Posted by Selena Travel / 07 25, 2018
A trip to Mongolia is not complete without a visit to the Gobi Desert. As travel in Mongolia includes a lot of time in a vehicle, my father and I chose to fly from Ulaanbaatar to Dalanzadgad (capital of South Gobi aimag or province) when we visited the Gobi.
It was wet the summer we traveled to Mongolia. We drove across a green Gobi, pausing for lunch at a ger camp not far outside the capital. We took in brilliant blue skies, while passing herds of livestock, and enjoying wide open spaces as we drove a few hours to the Khongoryn Els (Singing Sands) --our first site of notable interest and where we’d be spending our first night.
Most Americans are familiar with the phrase “Big Sky Country.” I’ve been to Montana and I know what that phrase feels like. Mongolia takes that feeling and explodes it out to what I call--“Big Land Country.” It does not matter if you are in the desert, on the steppe, or in the mountains--the land is expansive and big. It makes a human feel small in the best possible way. The absence of fences is liberating, allowing for livestock and humans alike to move freely.
We saw the massive dunes (300 meters tall, 100 km long and 20 km wide) off in the distance long before we parked at their base. The smooth, tan slopes rose up out of tall, green grasses in a valley spotted with cattle. We climbed the dunes which had recently been rained upon as the sand pushed back against our shoes and sandals making the trek to the top a tad easier (check out the recommended packing list before you arrive in Mongolia).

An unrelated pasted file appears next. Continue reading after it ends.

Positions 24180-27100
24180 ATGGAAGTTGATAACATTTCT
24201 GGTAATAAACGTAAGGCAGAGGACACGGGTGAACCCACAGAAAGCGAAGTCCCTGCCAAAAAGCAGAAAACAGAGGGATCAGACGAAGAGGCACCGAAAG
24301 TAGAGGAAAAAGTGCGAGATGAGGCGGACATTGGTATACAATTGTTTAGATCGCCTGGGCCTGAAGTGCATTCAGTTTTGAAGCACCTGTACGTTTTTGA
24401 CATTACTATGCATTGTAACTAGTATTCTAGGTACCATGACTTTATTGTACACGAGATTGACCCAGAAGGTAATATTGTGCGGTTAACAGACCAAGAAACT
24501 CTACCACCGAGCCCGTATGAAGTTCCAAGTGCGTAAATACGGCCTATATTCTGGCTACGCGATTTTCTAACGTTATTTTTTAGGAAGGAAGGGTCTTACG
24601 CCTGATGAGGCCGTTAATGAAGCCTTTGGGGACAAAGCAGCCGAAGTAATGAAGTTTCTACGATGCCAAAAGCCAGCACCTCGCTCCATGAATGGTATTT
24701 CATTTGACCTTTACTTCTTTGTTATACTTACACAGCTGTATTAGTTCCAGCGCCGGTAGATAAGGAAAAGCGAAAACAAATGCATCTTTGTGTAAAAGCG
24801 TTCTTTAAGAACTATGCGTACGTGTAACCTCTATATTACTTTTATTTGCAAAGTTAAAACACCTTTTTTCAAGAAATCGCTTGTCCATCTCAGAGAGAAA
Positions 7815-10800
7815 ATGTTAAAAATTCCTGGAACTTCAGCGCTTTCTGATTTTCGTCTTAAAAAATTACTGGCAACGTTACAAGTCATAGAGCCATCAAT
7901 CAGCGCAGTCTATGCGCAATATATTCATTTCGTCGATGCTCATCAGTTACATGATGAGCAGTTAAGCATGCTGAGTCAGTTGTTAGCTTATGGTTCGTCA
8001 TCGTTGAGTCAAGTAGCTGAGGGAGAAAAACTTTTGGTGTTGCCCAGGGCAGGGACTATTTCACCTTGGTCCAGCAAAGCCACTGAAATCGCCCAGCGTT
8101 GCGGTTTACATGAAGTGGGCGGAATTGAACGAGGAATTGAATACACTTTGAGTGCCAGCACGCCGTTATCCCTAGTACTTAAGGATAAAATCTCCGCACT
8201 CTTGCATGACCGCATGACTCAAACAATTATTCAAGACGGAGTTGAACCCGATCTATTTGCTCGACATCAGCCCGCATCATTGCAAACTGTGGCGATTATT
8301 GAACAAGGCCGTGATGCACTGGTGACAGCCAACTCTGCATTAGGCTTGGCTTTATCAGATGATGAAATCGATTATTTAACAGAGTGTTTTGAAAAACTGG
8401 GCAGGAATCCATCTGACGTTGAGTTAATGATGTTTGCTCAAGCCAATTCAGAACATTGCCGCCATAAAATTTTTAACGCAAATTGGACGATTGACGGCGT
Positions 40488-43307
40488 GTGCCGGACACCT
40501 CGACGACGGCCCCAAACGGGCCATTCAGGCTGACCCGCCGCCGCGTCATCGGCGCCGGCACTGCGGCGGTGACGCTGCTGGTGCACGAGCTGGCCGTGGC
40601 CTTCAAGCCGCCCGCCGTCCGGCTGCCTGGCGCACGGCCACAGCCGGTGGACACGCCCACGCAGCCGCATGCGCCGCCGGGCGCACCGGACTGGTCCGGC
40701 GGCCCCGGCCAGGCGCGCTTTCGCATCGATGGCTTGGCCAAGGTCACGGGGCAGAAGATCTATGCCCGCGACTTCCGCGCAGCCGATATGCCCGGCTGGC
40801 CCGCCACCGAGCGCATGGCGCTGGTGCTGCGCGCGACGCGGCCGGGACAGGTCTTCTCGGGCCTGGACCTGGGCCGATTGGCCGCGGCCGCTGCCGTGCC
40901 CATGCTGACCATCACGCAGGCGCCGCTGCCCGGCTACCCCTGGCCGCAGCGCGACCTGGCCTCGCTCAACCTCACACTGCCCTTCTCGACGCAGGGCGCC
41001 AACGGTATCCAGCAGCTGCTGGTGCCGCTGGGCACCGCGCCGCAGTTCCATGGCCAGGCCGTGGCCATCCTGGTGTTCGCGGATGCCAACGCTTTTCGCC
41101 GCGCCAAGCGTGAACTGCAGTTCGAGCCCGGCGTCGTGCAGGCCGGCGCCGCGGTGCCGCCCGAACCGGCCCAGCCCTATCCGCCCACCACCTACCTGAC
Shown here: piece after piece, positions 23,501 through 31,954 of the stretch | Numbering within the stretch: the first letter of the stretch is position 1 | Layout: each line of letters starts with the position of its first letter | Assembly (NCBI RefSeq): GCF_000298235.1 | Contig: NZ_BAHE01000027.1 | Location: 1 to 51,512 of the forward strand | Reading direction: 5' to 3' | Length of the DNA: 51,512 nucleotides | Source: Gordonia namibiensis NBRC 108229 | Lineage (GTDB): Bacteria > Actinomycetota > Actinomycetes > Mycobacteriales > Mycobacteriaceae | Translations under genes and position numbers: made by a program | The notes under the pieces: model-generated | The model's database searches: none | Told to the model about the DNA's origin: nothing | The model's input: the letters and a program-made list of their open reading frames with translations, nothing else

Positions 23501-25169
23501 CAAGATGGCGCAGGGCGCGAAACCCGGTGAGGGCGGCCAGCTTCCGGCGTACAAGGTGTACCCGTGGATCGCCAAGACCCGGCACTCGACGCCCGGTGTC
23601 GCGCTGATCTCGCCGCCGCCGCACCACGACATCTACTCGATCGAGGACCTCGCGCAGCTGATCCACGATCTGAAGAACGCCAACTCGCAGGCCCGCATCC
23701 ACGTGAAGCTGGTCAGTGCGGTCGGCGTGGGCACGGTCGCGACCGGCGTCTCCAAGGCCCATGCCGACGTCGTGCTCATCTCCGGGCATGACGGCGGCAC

When we achieved the summit, the view was inspiring. Looking from where we had come--hard rocky earth moving into green valley and then the warm khaki dunes--I did not expect what I saw on the other side. The dunes went down into another verdant valley, another open expanse of rocky but green land led to an imposing range of Rocky Mountains off on the horizon. The 360-degree view left me transfixed. The scope of the landscape and how I felt on top of it is not a feeling I can forget. Pictures do it some justice, but just like visiting the Grand Canyon (USA), one should FEEL it.
And after you have walked, tumbled, or slid down the dunes and been delivered to your ger camp for the night, I recommend sipping some wine while you watch the sun set over the Gobi. That’s exactly what my father and I did and it’s one of my top nights in Mongolia--or the world for that matter!
Photo Credits to Heather Caveney